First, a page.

Under 35 U.S.C. § 101, a person may obtain a patent on “any new and useful process, machine, manufacture, or composition of matter, or any new and useful improvement thereof.” Despite the broad wording of § 101, courts have long recognized that certain subject matter is not eligible patenting, including laws of nature, natural phenomena, and abstract ideas.

For many years, the Federal Circuit applied the “machine or transformation” test to determine whether a patent was directed to eligible subject matter under § 101. Under that test, a claimed invention was deemed patent-eligible if, (i), it was tied to a particular machine or apparatus, or, (ii), it transformed a particular article into a different state or thing. In 2010, however, the Supreme Court held in Bilski v. Kappos that the “machine or transformation” test is not the exclusive test for patent eligibility. In that case, the Court held that a process does not become patent-eligible merely because it is performed by a computer. In particular, the Court held that the concept of using a computer to hedge risks in the energy market was a patent-ineligible abstract idea.

In 2013, the Federal Circuit issued an en banc decision in CLS Bank v. Alice Corp. addressing whether patent claims directed to the computer automation of escrow services were eligible for patenting under § 101. As in Bilski, the Federal Circuit held that a method that merely sets forth “generic computer automation” of an abstract concept (using a computer to implement an escrow arrangement) was not sufficient under § 101. The Judges of the Federal Circuit, however, were split on whether a system claim incorporating certain computer components (e.g., a “data storage unit” and a “communications controller”) would satisfy § 101. The Federal Circuit’s decision has lead many commentators to fear that computer software – which, at some level, typically involves automation of an abstract concept – will no longer be eligible for patenting.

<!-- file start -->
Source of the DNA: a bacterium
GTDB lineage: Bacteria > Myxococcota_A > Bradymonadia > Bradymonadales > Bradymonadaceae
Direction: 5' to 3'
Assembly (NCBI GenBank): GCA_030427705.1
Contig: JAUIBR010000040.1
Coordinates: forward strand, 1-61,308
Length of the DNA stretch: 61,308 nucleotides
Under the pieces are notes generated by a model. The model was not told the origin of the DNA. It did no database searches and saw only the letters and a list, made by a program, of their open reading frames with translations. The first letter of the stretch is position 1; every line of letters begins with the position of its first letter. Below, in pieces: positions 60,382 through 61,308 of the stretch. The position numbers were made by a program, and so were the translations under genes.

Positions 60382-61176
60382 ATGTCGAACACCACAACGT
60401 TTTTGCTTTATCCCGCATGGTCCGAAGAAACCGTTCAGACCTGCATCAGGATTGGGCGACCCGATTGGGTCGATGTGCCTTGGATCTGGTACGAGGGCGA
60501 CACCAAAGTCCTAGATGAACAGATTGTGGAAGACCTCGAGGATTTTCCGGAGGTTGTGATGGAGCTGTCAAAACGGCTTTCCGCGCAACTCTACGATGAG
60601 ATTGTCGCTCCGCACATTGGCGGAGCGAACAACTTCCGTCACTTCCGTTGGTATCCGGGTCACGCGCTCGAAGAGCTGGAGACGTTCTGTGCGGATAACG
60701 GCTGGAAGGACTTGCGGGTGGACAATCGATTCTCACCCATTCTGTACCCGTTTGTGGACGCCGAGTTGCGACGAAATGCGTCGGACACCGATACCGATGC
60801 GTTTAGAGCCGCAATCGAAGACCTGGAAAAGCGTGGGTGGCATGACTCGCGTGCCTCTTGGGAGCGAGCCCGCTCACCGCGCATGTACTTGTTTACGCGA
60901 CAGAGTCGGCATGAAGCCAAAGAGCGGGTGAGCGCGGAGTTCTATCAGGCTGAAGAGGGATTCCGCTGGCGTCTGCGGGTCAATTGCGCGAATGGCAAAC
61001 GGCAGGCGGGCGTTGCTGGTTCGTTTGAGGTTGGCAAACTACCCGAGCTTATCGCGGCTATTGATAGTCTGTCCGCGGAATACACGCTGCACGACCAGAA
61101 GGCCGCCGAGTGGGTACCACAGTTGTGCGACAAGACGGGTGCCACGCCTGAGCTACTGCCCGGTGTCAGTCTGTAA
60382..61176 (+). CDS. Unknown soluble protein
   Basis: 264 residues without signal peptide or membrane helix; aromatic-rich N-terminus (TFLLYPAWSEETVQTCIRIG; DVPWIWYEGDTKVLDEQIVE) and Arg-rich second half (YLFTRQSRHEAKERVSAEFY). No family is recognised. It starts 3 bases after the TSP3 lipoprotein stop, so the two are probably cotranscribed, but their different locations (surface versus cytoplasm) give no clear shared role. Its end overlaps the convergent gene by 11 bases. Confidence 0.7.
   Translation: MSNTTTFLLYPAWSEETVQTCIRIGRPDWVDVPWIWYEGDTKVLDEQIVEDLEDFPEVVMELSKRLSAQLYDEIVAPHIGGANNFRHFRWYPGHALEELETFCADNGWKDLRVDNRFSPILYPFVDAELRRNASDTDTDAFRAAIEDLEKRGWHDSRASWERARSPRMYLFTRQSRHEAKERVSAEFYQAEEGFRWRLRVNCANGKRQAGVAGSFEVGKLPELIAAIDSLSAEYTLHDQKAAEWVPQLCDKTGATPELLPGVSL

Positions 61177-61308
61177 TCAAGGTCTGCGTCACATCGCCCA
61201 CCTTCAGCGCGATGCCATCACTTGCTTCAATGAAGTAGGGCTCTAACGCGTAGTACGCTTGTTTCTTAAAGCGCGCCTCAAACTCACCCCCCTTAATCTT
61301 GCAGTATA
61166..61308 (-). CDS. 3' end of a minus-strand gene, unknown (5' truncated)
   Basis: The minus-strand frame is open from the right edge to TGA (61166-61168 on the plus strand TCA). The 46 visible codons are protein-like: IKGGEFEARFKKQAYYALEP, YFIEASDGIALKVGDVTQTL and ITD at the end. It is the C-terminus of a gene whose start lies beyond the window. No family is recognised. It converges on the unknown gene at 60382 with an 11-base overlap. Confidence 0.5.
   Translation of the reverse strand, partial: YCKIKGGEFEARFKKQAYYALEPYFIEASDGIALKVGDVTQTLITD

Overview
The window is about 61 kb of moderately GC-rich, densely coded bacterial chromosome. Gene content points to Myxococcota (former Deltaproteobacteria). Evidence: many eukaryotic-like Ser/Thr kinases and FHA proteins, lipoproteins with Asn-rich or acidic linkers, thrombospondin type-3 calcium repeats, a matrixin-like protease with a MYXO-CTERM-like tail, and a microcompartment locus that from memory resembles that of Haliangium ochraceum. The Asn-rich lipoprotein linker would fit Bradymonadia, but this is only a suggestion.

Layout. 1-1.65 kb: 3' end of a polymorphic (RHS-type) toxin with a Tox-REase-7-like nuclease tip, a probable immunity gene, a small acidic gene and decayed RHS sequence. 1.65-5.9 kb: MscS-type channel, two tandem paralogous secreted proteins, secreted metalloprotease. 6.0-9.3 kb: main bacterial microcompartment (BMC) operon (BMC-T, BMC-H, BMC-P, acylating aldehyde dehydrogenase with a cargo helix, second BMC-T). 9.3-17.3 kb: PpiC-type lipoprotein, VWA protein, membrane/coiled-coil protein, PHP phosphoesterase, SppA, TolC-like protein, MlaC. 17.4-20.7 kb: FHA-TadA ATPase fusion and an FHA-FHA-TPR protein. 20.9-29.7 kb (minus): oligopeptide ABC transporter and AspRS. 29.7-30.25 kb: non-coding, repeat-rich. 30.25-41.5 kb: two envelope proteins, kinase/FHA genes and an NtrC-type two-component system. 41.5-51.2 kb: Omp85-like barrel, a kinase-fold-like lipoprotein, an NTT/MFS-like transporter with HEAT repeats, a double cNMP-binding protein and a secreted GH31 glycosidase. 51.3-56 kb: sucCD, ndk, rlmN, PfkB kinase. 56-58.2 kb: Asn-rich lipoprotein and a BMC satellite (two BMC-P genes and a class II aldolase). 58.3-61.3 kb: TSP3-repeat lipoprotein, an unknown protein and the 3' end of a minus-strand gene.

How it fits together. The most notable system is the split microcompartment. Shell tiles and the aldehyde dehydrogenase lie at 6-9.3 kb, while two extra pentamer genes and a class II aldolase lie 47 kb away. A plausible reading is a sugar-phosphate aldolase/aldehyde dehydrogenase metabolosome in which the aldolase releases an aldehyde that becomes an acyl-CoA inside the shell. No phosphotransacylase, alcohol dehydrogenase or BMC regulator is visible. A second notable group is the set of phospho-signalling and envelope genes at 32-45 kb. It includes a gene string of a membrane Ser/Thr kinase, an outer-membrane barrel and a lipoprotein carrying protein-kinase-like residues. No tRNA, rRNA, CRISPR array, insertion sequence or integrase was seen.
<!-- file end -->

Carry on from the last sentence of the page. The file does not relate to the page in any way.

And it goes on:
In December 2013, the Supreme Court granted certiorari in the CLS Bank case to consider “whether claims to computer-implemented inventions – including claims to systems and machines, processes, and items of manufacture – are directed to patent- eligible subject matter within the meaning of 35 U.S.C. § 101.” Oral argument was held on March 31, 2014. Based on questions asked during the argument, the Supreme Court appeared likely to affirm the finding that the claims at issue in CLS Bank were not eligible for patenting. The Supreme Court, however, also appeared to struggle with where to draw the line between a patent eligible software and ineligible abstract ideas.